Sorry, I’m on a Budget

As we start to approach the New Year, I thought we might consider using budgets. Most business owners hear the word budget and immediately think it’s too much work! Well QuickBooks makes the work extremely easy with their great budget feature.

Per Wikipedia, “A budget is a quantitative expression of a plan for a defined period of time. It may include planned sales volumes and revenues, resource quantities, costs and expenses, assets, liabilities and cash flows. It expresses strategic plans of business units, organizations, activities or events in measurable terms.”

A budget is a plan for the year. I think by creating a budget business owners are forced to really examine where their money is going, and try to create a way to increase their profit. They can use the prior year’s numbers as a guide, then increase/decrease the numbers for the following year.

To find budgets in QuickBooks go to your toolbar, choose Company, select Planning & Budgeting, then Set up Budgets. You can choose to create a budget from the Profit & Loss accounts and/or the Balance sheet accounts. Just follow the prompts in QuickBooks to get the process started.

By setting up a budget in QuickBooks, you are able to process reports that show how close you are to your budget. This is a great tool and can help keep business owners on track with their spending. If business owners are taking a close look at where the money is going, then they can see where they might be able to save some money and become more profitable.

 

Terra

Make Time by Empowering Your Team

About two months ago in the article, Easing the Inbox, I included a very powerful word. Delegation. In strategizing on how to gain control of your email, Michael Hyatt’s process of ‘do, delegate or defer’ was mentioned as one way to keep items moving on through your inbox. While I hope you have gained some traction in the past few months, I would bet you still are unsure of the delegation piece of that formula.

Do you know how to delegate?

Delegation is a powerful tool when done correctly

Delegating is hard. It takes upfront investment of time and resources, trust in someone else and, what often proves to be the most difficult part, it takes the willingness to give up some control. That is extremely tough for us perfectionists (others call us control freaks).

Many people try to delegate but they don’t do it well. Forbes says: only about one manager in ten really knows how to empower others.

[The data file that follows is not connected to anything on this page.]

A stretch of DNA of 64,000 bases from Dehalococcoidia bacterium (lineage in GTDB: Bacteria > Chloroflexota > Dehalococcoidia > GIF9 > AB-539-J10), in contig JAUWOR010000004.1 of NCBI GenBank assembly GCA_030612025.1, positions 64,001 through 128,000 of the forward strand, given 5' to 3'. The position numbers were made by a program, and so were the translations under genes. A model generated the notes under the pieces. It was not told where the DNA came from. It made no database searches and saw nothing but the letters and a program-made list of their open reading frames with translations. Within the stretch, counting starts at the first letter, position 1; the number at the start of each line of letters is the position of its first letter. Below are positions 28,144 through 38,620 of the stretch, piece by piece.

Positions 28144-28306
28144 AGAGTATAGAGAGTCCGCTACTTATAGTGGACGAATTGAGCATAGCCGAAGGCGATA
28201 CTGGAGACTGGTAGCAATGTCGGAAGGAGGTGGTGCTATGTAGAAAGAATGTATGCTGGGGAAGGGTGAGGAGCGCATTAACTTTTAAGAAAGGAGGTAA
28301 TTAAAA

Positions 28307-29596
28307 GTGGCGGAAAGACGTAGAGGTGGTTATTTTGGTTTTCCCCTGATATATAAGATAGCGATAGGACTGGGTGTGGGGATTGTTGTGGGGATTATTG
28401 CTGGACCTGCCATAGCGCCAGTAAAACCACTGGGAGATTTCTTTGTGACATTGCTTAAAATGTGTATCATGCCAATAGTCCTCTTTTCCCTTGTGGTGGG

It can be hard to know how to empower others when we fear we are giving away our control and power in doing so. But really strengthening those around us makes a strong team and allows better performance from everyone.

Knowing what you are best at is a great place to start, or rather, not start. Don’t doom your delegation and empowerment of others to fail but handing off the key components of your business that require your insight, expertise and finesse. Instead, look for the items that are routine and teachable. Those items only require your insight the first few times. After that the predictability allows someone else to apply what you have taught them to complete the task. They have expanded their skillset and you have eliminated something from your task list.

Don’t give away the parts of your task list that you genuinely enjoy. That is part of what keeps you passionate about your business. If you love greeting the customer who enters your shop, don’t assign this to someone else while you are stuck in the back office entering inventory. This doesn’t, however, open the door to automatically shrug off everything you dislike. Whenever possible identify what causes your aversion to a particular task and see if it could be that there is someone else better suited for it. Perhaps the task creates stress for you because you are not naturally inclined to that role or you lack the skills or tools to do it well. Then find the skilled person who is well equipped to take it on.

Just using those first two options, 1. Finding what is routine and teachable and 2. Identifying what you are not naturally inclined to or particularly skilled at, will make delegating much easier and more rewarding.

 

Erin

 

 

 

 

 

 

The City Wire: Get Unstuck

David Potts has more small business owners looking ahead and evaluating the future of their business. In his article ‘Get Unstuck‘, published this week in The City Wire, David helps small business owners identify possible causes of stagnation.

The problem for many was that they successfully executed their plan and found they reached capacity, their capacity in terms of time and energy. Having reached their capacity, they have been stuck in the same place for years, and the thrill is gone.

Read David’s article at The City Wire.